]. In case 4, the new 2D-3D registration method was compared to the previously published EAMapReader [
      • Hohmann S.
      • Henkenberens C.
      • Zormpas C.
      • Christiansen H.
      • Bauersachs J.
      • Duncker D.
      • et al.
      A novel open-source software-based high-precision workflow for target definition in cardiac radioablation.
      ], showing high conformity of target volumes in both registration methods. Anatomical landmarks marked and integrated for both EAM data and CT-based LV contour data provided an additional tool for spatial validation of the registration result. In case 5, CARDIO-RT provided a retrospective verification based on newly acquired EAM data revealing why prior RA may not have been successful.
      Due to limited data availability (cases 1&2: as the manually transferred CTV was not stored, structural CTV comparisons were not possible; case 5: EAM data prior to RA could not be included), a full validation of the CARDIO-RT software was not yet possible. Since RA for VT is a new procedure, patient numbers are limited and no larger scale clinical trial has been performed until today [
      • van der Ree M.H.
      • Blanck O.
      • Limpens J.
      • Lee C.H.
      • Balgobind B.V.
      • Dieleman E.M.T.
      • et al.
      Cardiac radioablation—A systematic review.
      ].
      In conclusion, the new method for EAM-RTPI registration, 2D-3D registration, overcomes difficulties and limitations of earlier mesh data registration methods. 2D-3D registration was implemented in a freely available, stand-alone software system (CARIO-RT) and evaluated in a small series of patients. The new approach is suitable for any EAM-platform. The main visually intuitive registration step may reduce the risk of large transfer errors. Initially, the provided tools could be used to provide a second opinion on the validity of any manual or other method for target transfer.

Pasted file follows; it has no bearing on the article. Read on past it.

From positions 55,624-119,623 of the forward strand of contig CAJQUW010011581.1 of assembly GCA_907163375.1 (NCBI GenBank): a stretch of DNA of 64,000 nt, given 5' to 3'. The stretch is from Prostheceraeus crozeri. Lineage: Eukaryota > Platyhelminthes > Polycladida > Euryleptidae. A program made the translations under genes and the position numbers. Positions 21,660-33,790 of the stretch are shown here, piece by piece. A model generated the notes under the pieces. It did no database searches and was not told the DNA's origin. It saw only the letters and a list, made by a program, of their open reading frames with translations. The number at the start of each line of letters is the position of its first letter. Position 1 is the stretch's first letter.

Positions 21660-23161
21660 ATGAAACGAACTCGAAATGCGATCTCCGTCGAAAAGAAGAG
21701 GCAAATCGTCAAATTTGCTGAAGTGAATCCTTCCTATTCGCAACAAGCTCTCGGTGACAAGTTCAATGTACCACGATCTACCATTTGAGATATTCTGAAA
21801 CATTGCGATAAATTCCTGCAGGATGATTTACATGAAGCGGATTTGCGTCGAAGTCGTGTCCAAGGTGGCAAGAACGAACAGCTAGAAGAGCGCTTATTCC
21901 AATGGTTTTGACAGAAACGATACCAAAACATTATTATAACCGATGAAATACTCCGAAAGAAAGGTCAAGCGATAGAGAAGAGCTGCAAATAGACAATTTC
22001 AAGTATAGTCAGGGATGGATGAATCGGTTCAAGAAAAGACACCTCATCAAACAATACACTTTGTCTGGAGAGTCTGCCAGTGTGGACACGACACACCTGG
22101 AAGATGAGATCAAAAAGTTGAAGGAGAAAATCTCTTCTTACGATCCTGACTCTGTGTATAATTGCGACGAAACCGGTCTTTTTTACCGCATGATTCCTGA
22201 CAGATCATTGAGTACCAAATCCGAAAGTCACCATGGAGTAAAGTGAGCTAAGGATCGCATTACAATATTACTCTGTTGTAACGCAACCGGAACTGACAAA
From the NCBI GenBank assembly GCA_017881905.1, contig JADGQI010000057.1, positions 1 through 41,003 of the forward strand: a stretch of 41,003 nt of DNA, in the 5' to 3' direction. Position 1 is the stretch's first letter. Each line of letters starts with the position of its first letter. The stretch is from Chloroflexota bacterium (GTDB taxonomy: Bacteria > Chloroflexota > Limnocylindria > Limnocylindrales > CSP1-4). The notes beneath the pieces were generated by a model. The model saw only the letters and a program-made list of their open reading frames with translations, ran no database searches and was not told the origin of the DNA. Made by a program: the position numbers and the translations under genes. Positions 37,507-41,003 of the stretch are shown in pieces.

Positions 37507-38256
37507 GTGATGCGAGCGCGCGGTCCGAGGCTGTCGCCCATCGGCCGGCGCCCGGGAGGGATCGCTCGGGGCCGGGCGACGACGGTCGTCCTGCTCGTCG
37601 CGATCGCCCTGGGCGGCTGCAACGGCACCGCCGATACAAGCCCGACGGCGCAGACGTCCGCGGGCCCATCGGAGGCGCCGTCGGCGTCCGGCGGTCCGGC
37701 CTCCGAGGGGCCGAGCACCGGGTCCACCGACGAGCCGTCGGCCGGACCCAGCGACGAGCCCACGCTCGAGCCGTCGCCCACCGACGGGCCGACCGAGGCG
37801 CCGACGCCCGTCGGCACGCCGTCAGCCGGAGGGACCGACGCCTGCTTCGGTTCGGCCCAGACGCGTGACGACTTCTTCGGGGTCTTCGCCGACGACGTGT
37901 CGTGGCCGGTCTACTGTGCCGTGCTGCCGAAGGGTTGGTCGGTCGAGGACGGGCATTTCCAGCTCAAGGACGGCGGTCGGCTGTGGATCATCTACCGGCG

Funding

      The RAVENTA study is part of the EU-Horizon-2020 Standardized Treatment and Outcome Platform for Stereotactic Therapy Of Re-entrant tachycardia by a Multidisciplinary (STOPSTORM) consortium project (Grant Agreement Number 945119) and the participating centers in this work have received funding for this project related to but not directly for the RAVENTA study.

      Declaration of Competing Interest

      The authors declare the following financial interests/personal relationships which may be considered as potential competing interests: Dr. Boda-Heggemann reports consulting fees from EBAMed SA and a research grant from Elekta, outside the submitted work. Dr. Andratschke reports grants from SPHN Imaging – Swiss National Funds, from Clinical Research Priority Program University of Zurich, during the conduct of the study; personal fees from Debiopharm, personal fees from Astrazeneca, grants, personal fees and non-financial support from ViewRay, grants from Brainlab, outside the submitted work. Dr. Buergy reports consulting fees by NB Capital ApS / Nordic Biotech, honoraria by b.e. Imaging GmbH and participation on a Data Safety Monitoring Board or Advisory Board by PharmaMar S.A., outside the submitted work. Dr. Krug reports research funding by Merck KGaA, outside the submitted work. Dr. Saguner received educational grants through his institution from Abbott, Bayer Healthcare, Biosense Webster, Biotronik, Boston Scientific, BMS/Pfizer, and Medtronic; and speaker /advisory board fees from Abbott, Bayer Healthcare, Daiichi-Sankyo, Medtronic and Novartis, outside the submitted work. All other authors declare that they have no known competing financial interests or personal relationships that could have appeared to influence the work reported in this paper.

      Appendix A. Supplementary data

      The following are the Supplementary data to this article: